Buster Keaton in “The General.”
COLUMBUS GA. — I visited the Fox Theater in Atlanta. I never miss a chance to see a silent movie on the big screen. I think I became interested in silent movies after reading a quote from Mary Pickford. She said,” It would make more sense if movies had gone from sound to silent instead of the other way around.” I was intrigued by the statement and wondered what I was missing.
The Fox Theater
My wife and I went to the Fox Theater in Atlanta to see Buster Keaton in “The General.” My wife had never been to the Fox and I told her that she was in for a treat.
The Fox is a show piece in itself. It all starts at the Theater box office. Its Alhambra-inspired motif greets the patron as one enters the world of Egyptian, Moorish, and Turkish delights. The lobby is illuminated by accent lighting giving one the feeling that we have entered the Sultan’s tent. As we entered the auditorium we realize that we are not in a theater but the Sultan’s courtyard in the early evening. Stars twinkle in an azure blue sky and thin, wispy clouds drift silently overhead. We find our seats and settle in for what promises to be more than a movie. It will be an experience! The lights dim and the air is suddenly rent with the thunderous sounds of organ music. The music builds as the Mighty Mo magically rises from the orchestra pit. I recognize the tune; “There’s no business-like Show Business!” The audience cannot be restrained but breaks into rapturous applause. Tonight. organist and silent film score composer Clark Wilson will command the Mighty Mo. Wilson gives a brief history of the silent film score and returns to his console. The Mo descends halfway to the basement, the curtain rises, and the film hits the screen.
Before I purchased my tickets, there was one thing that I had to be sure of. Several days before the event, I made a call to Fox’s main office with a question. Would we be watching film or video? I have the movie at home on video and I wasn’t going to pay to watch a digital video picture that I could watch at home. I was assured that this would be a film presentation.
There’s something about black & white film that color could never match. Color will never be as crisp and sharp as a black & white presentation. The picture was beautiful! The score was wonderful! The audience laughed and cheered all 1830 of them! Buster is sitting on the cow-catcher of his engine and holding a crosstie. He sees another tie in his path and hurls his tie at the offending tie knocking it from the rails. The audience again broke into cheers as though the man himself was there. As Keaton informs the Southern Army that they are in for a surprise attack, we see the Confederates spring into action. And then, the surprise of surprises, the audience went wild!
All too soon Buster gets the girl, the organ music swells, and the picture fades to black. Now the audience is on its feet. The applause is deafening. The Mighty Mo rises from its pit and pitch of the applause rises again. A spotlight falls on Clark Wilson who has now been playing for 72 minutes. He bows to the audience. I didn’t time the ovation but it lasted for several minutes. Wow! What a picture!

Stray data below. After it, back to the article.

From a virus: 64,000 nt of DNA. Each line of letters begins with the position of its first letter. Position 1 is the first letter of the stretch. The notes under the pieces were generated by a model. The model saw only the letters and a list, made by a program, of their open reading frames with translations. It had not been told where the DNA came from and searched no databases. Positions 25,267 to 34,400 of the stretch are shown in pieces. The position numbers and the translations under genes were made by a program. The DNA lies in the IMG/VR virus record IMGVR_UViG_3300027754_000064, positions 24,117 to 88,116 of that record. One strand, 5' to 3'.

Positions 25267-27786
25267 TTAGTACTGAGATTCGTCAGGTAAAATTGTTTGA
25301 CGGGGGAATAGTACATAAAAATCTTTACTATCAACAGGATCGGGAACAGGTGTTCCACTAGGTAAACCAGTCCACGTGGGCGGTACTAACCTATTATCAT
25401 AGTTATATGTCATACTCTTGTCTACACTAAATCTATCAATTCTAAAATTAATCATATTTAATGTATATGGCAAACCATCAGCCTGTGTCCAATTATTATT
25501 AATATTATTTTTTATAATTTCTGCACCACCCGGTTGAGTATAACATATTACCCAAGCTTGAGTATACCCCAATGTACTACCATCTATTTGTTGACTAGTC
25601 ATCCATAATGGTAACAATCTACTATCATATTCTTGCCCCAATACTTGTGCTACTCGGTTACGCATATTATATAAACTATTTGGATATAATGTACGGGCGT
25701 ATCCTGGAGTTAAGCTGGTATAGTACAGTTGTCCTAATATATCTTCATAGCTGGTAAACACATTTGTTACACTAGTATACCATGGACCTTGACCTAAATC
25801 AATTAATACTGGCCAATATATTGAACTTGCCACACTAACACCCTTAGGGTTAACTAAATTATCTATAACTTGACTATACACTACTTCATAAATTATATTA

There was one man present that I had to meet. Joe Patton was in the Fox Theater balcony. Melanie and I climbed to the balcony where I had to wait my turn to meet him. In a moment I shook his hand and reminded him that we had met some 30 years earlier. I had made an appointment with him to pick his brain when I was doing the Save the Bradley Theater project. Joe had headed the Save the Fox project and I wanted the benefit of his wisdom. He asked me how my project went. I told him that we saved the theater from the wrecking ball and had actually operated it for 5 months as a classic theater. He seemed pleased. Our meeting was brief. The Fox became his life and the Bradley still haunts me.
We stayed in the balcony for a few more moments admiring the architecture when we were joined by my youngest daughter and her boyfriend who were also there.
“Boy daddy, if they made movies like that today, I’d be in the theater every weekend!” she said.
As we left the Fox Theater dream palace I knew there would never make movies like that again. Hollywood tells us that we want a steady diet of sex and violence. 1830 people came out on a Tuesday night to watch a black & white silent movie. Could Hollywood be wrong? Yet it was more than a movie. It was an evening of entertainment the likes of which only our grandparents knew. Today’s audiences don’t know about a pre-movie sing along with organ accompaniment. They are ignorant of the opulent movie palaces that set the mood even before the picture hits the screen. They only know the cracker-box theaters of today that boast “stadium seating” and offer little more than popcorn and huge subwoofers.
Orson Wells said that “The General” was possibly the best movie ever made. I have to agree.